Physicians trained in endoscopy now have new guidelines to assess, measure and improve their outcomes.
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The new guidelines update quality indicators originally published in 2006 and aim to serve as a reference for doctors.
They were written by members of the ASGE/ACG Task Force on Quality in Endoscopy, a joint effort of the American Society for Gastrointestinal Endoscopy (ASGE) and the American College of Gastroenterology (ACG).
The task force decided take a new approach in writing the guidelines, says gastroenterologist Maged Rizk, MD, who served on the panel. Dr. Rizk is Quality Improvement Officer for the Digestive Disease Institute at Cleveland Clinic.
The group began by identifying quality metrics they consider important, then based on evidence, prioritized the metrics and set target rates.
As a result, the new guidelines not only seek to address minimum goals for each of the major endoscopic procedures, but also are aspirational in their intent to identify performance gaps. This will move continuous quality improvement for the entire field of endoscopy forward, Dr. Rizk says.
“The new guidelines pose questions that the endoscopy community could consider studying to develop and answer questions to improve the guidelines,” Dr. Rizk says. “Hopefully, we will have more outcome metrics and push the profession into the future.”
Major external forces stemming from policy makers, payers and patients have created demand for a way to accurately define and measure the quality of the services that endoscopists provide. The new guidelines will help to meet these demands, Dr. Rizk says.
“They can be assured that when a doctor performs an endoscopy, the physician is expected to adhere to a certain standard,” Dr. Rizk says. “Patients will know doctors are performing the right procedure for the right patient for the right reason.”
For physicians, the new guidelines can help them to maintain patient volume, but better match the patient to the procedure.
“Then a doctor can go to payers and say we perform at a higher quality level and we should be reimbursed as such,” Dr. Rizk says.
The guidelines are divided into five areas. One set of guidelines encompasses indicators common to all gastrointestinal endoscopic procedures. The other four cover indicators specific to the four major endoscopic procedures:
The articles appear in the January 2015 editions of GIE: Gastrointestinal Endoscopy, the official peer-reviewed scientific journal of ASGE, and The American Journal of Gastroenterology, the official peer-reviewed scientific journal of ACG.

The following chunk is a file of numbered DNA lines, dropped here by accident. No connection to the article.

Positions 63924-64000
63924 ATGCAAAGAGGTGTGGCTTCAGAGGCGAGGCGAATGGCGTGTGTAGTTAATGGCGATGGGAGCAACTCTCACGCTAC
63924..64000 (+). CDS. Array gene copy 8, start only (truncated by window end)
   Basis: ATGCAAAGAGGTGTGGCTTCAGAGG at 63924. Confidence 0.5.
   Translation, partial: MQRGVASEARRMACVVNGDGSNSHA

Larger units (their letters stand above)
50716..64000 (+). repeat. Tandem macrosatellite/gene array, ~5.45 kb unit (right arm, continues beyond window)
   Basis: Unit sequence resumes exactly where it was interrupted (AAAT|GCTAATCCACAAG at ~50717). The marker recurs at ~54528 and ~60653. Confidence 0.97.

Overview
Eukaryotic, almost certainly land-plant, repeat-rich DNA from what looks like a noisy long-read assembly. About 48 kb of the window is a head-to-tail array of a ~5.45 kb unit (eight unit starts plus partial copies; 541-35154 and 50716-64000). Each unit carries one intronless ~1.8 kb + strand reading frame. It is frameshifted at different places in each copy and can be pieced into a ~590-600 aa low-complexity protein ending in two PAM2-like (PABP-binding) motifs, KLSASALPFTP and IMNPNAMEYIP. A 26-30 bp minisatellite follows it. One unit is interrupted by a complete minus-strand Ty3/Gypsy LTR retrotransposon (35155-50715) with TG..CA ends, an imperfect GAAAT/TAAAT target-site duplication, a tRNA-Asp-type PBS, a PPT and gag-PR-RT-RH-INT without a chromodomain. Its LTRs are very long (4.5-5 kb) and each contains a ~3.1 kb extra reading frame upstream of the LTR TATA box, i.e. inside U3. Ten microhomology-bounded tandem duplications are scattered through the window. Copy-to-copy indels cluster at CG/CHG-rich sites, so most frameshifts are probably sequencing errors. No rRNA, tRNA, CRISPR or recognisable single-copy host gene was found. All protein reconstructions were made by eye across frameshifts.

Considering quality indicators
An important goal of the new guidelines is to accurately define and measure the quality of the services that endoscopists provide, says Dr. Rizk, who led the group that authored the set of guidelines dealing with indicators common to all gastrointestinal endoscopic procedures.
For each endoscopic procedure, the authors considered quality indicators for three periods of time: preprocedure, intraprocedure and postprocedure.
The quality indicators are to help physicians ensure:
- Their patients receive an indicated procedure
- They make correct and clinically relevant diagnoses
- The therapy is performed properly
The guidelines also seek to ensure all of these steps are accomplished with minimum risk to the patient, Dr. Rizk says.
“We want to move from focusing on process to focusing on quality,” he says. “I don’t care how many times you take the picture. You want to know what the outcomes are.”
Quality metrics coming for endoscopic units
Shortly after the new guidelines were released, the CDC identified a cluster of carbapenem-resistant Enterobacteriaceae (CRE) cases linked to duodenoscopes used in ERCP.
Dr. Rizk says the new guidelines do not relate to the CRE outbreaks, although an updated white paper is expected in the next year that will discuss quality metrics for endoscopic units.
Dr. Rizk says that in the meantime, Cleveland Clinic’s medical staff is working to ensure that protocols for endoscopic units fully meet processing standards, including in-person observation and spot auditing.
“We additionally are working on measures beyond what the FDA would require, specifically using magnification technology to assess for bio-debris, and use of chemical testing for bio-debris,” he says.
Other quality initiatives in endoscopy under way at Cleveland Clinic include ensuring harmonization of protocols that ensure patient safety, Dr. Rizk says.
“In particular, we are making sure we are on the same page on blood thinners, specifically when and if they should be stopped, as well as anesthesia safety and minimizing our use of blood products,” he says.
For more information, contact Dr. Rizk at email@example.com.